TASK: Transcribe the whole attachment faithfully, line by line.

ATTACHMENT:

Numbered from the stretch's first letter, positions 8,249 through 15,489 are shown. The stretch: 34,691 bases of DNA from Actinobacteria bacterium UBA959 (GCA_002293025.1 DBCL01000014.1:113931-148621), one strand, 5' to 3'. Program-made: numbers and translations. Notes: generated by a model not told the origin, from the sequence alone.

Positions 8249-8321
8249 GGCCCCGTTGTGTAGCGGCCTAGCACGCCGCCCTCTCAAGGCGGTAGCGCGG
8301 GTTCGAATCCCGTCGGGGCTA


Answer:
Numbered from the stretch's first letter, positions 8,249 through 15,489 are shown. The stretch: 34,691 bases of DNA from Actinobacteria bacterium UBA959 (GCA_002293025.1 DBCL01000014.1:113931-148621), one strand, 5' to 3'. Program-made: numbers and translations. Notes: generated by a model not told the origin, from the sequence alone.

Positions 8249-8321
8249 GGCCCCGTTGTGTAGCGGCCTAGCACGCCGCCCTCTCAAGGCGGTAGCGCGG
8301 GTTCGAATCCCGTCGGGGCTA